A wireless network, as its name suggests, is a network in which two or more terminals (such as laptop computers, PDAs, etc.) can communicate without a hard-wired link.
With wireless networking, a user can stay connected even when moving around within a given geographic area, and this is why the word "mobility" is sometimes used when discussing them.
Wireless networks are based on a link using electromagnetic radiation (radio and infrared) instead of normal cables. There are several different technologies, which differ by the broadcast frequency they use and the range and speed of their transmissions.
Wireless networks are used to make linking remote devices easier over distances from a dozen metres to a few kilometres away. In addition, installing such networks doesn't require any major changes to existing infrastructure, as wired networks do; there's no need to drill holes in walls to drag cables through, and no need for wireways or connectors. This has caused the technology to attain widespread use.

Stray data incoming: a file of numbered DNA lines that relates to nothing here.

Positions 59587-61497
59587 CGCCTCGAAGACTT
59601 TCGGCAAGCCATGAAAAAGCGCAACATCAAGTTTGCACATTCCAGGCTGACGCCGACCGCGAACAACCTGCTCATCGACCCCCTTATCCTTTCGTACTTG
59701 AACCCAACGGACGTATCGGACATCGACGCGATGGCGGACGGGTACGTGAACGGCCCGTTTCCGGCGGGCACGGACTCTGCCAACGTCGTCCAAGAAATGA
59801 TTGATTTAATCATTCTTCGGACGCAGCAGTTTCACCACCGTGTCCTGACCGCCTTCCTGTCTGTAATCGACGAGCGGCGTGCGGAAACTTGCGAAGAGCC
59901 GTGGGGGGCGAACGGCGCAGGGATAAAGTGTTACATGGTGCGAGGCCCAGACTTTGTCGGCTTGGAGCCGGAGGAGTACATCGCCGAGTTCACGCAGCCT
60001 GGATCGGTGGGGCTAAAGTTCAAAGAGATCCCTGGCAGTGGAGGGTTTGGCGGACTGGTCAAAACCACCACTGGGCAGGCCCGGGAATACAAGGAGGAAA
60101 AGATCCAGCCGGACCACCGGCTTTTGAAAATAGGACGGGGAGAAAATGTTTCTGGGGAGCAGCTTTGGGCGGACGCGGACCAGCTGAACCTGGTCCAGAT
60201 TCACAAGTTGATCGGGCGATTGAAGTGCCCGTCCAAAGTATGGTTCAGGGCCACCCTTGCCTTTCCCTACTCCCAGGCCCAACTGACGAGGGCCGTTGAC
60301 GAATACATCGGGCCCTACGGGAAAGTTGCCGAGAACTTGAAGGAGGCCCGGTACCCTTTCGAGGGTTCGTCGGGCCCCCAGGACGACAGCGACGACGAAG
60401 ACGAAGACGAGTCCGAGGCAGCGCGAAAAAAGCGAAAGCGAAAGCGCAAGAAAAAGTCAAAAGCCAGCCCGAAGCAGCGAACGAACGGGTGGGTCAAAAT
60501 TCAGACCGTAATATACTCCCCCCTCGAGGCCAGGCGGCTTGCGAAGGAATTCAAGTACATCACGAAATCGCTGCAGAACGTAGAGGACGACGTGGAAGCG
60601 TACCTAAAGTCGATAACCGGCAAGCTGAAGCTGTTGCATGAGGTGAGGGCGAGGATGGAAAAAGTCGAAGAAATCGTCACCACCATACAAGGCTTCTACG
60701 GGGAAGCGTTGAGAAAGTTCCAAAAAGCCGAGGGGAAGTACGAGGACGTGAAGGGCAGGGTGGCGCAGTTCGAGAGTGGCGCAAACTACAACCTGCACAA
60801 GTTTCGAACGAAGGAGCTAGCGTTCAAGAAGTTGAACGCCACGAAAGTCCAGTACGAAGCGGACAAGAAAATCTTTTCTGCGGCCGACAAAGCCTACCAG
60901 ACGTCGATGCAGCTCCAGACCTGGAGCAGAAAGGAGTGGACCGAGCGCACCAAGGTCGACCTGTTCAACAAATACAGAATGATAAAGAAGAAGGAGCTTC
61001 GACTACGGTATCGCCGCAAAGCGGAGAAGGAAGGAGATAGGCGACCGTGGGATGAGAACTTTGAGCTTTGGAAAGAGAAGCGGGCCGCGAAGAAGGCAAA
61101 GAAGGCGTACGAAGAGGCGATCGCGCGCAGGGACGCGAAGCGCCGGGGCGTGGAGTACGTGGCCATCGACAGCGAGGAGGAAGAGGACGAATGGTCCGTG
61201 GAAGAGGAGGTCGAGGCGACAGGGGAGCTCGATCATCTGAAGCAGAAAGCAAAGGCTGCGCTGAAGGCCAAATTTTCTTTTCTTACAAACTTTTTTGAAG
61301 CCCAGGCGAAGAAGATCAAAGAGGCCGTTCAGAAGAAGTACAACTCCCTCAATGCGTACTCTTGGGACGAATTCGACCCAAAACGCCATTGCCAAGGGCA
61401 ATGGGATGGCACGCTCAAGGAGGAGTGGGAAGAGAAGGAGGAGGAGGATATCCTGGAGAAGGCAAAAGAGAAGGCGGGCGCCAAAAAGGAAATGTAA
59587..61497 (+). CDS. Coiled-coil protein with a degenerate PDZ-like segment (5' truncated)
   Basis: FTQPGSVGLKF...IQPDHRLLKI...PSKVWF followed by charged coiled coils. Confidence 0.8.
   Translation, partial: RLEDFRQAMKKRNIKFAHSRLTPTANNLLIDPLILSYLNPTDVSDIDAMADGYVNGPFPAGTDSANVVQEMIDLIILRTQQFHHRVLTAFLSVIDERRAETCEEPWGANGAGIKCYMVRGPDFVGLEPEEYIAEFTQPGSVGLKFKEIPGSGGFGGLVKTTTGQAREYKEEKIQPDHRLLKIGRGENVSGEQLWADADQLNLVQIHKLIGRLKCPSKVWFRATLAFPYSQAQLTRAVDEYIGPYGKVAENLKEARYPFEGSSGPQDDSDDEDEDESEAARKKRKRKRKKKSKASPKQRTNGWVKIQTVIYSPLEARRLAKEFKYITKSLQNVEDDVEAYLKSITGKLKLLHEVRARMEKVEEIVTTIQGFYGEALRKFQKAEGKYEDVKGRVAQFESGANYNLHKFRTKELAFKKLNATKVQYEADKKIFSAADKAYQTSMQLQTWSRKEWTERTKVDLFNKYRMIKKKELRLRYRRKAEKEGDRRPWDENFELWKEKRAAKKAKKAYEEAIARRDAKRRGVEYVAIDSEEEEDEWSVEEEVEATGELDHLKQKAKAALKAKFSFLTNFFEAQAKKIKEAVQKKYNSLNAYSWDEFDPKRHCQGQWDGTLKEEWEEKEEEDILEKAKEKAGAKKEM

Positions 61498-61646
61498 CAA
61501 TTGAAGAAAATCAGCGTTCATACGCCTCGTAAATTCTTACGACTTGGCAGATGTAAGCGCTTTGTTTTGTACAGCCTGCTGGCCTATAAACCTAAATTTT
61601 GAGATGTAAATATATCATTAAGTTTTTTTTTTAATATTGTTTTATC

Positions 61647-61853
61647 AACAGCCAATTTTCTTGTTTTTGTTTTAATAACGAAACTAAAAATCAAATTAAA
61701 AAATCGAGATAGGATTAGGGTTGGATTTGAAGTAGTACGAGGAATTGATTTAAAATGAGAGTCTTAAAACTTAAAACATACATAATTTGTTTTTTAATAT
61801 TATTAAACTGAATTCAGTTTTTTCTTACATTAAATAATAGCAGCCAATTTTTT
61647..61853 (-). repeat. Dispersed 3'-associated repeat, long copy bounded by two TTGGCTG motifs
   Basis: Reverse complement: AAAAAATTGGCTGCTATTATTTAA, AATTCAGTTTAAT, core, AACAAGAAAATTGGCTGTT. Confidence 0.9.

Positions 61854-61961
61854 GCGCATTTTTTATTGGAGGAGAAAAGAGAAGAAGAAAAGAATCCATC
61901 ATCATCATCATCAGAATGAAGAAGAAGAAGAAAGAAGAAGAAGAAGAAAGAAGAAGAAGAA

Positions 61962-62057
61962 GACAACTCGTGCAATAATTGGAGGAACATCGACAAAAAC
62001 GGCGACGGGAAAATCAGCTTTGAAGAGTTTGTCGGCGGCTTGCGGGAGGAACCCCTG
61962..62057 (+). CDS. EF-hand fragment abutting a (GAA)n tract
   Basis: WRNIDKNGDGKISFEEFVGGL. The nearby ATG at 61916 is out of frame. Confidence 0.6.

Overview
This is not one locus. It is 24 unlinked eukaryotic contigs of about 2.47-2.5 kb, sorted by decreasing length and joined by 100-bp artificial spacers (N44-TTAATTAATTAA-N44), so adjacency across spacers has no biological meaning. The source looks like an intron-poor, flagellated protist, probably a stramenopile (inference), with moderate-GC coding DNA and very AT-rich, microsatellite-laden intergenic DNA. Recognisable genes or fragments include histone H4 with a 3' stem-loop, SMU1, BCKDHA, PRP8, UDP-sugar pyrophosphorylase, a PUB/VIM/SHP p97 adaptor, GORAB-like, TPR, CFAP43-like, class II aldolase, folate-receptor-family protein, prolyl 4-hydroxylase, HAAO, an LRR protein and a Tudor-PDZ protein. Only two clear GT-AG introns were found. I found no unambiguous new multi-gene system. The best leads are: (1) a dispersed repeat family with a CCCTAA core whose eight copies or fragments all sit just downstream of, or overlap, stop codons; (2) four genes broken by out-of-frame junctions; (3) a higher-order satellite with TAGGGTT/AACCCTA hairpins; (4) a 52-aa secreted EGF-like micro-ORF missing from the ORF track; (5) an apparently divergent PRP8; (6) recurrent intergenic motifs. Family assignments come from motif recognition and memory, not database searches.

On the other hand, there are some issues regarding the regulation of the radio spectrum. Radio waves are transmitted by many devices (including those used by the military, scientists, and amateurs), but are prone to interference. This is why regulation is needed in every country in order to define which frequency ranges and powers are allowed for each category of use.
In addition, Hertzian waves are not easily confined to a restricted geographic surface. It is therefore easy for a hacker to listen to a network if data is being transmitted unencrypted (as it is by default). Thus, measures must be taken to ensure the privacy of data traveling over wireless networks.
Normally, wireless networks are classified into one of several categories, depending on the geographic area within which a user may connect to the network (called the coverage area):